The Value Investor’s Curse (or, These are the times that try men’s souls.)

Following on to the article above, as long as stock investors keep dancing, there will be no rush for the exits. The singular curse of being a value-driven investor — or investment manager — is that your discipline will mean that your portfolio (and those of your clients!) will not rocket upwards in lockstep with the market when it extends gains far past fair value. The value investor will get out early, habitually . I experienced this in my personal account as I sold all my stocks in the fall of 1998 and did not participate in the next 18 months of relentless gains. Our firm experienced it in early 2006 when we started reducing stock holdings, 20-some months in advance of the market peak in October 2007. In both of those instances, I was ultimately pleased with our decisions since we dodged the full brunt of ensuing market corrections and came out ahead, overall. As our great Revolutionary hero and founding father, Thomas Paine, wrote, “These are the times that try men’s souls.” Should stocks move relentlessly higher from here, the value investor will face the test of his or her principles.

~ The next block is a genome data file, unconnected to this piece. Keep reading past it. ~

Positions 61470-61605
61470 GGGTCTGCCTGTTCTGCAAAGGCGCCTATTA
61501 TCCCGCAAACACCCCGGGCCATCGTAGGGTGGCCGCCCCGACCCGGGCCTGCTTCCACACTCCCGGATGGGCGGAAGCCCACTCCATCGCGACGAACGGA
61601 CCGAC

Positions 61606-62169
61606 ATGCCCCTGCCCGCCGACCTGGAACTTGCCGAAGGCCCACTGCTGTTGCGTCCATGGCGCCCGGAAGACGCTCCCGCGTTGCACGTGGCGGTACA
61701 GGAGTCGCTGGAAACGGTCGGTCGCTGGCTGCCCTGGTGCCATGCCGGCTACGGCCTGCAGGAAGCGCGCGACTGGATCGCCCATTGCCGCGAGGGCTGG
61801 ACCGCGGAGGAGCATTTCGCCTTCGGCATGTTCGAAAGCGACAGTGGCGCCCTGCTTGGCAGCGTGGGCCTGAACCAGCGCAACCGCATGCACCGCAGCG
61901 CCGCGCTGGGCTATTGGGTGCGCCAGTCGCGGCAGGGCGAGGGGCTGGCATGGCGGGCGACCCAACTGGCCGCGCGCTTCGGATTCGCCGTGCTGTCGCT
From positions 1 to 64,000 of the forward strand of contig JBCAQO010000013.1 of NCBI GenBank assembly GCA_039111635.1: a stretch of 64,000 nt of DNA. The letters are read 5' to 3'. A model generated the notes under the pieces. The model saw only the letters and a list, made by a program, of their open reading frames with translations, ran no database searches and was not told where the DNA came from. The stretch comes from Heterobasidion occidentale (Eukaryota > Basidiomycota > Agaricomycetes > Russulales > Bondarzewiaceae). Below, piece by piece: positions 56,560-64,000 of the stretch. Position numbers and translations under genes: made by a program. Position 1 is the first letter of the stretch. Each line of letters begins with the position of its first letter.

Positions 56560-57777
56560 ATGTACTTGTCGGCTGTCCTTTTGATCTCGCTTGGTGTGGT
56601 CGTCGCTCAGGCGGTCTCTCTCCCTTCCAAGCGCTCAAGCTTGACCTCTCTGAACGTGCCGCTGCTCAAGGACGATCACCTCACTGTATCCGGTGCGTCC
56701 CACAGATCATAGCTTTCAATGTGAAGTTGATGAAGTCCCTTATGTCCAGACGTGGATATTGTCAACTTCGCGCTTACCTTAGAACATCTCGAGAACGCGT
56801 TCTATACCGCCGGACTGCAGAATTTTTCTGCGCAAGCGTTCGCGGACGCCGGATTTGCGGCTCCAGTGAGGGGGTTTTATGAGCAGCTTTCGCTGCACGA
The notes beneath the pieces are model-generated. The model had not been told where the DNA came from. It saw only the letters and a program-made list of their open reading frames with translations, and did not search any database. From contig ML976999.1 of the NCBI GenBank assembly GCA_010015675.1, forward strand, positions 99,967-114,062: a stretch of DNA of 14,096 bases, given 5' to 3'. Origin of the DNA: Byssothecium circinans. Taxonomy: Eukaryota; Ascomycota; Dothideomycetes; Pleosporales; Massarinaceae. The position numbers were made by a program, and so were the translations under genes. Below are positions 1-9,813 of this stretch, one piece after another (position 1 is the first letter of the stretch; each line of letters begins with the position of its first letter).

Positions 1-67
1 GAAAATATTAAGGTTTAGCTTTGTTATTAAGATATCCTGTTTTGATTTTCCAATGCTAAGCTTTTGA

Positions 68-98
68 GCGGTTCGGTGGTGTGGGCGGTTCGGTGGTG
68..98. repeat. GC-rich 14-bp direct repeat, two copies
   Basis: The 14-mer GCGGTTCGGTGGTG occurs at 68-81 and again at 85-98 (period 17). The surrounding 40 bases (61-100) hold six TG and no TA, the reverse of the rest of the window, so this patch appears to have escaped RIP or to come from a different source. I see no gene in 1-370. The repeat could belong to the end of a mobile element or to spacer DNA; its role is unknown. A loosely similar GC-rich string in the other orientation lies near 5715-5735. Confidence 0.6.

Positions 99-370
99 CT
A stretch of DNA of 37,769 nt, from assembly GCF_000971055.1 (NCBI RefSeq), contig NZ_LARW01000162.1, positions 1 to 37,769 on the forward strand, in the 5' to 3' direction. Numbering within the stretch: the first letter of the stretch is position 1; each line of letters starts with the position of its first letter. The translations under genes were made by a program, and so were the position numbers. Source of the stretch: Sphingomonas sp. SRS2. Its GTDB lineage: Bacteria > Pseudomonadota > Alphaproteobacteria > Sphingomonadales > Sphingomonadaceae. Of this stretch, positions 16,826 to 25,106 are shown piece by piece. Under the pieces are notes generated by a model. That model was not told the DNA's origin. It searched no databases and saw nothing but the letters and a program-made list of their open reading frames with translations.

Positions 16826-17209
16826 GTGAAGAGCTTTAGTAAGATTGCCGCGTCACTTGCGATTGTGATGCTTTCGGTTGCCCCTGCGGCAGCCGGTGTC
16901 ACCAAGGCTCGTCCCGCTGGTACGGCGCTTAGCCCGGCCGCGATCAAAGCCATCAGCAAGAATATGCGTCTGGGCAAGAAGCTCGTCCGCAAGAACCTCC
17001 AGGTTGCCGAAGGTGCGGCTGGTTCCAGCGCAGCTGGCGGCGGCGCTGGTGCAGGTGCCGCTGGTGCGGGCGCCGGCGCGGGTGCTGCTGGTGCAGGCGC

2011 Calendar Year Index Returns

Large-Cap U.S. Stocks

Small-Cap U.S. Stocks

Foreign Stocks (Developed)

Muni Bonds

Taxable Bonds


(year-over-year February 31)








Wherever possible, we use the returns on Vanguard Index Funds as the benchmark figures for various asset classes.

Readers wishing to review the actual performance record of a composite of our client portfolios should call or email us at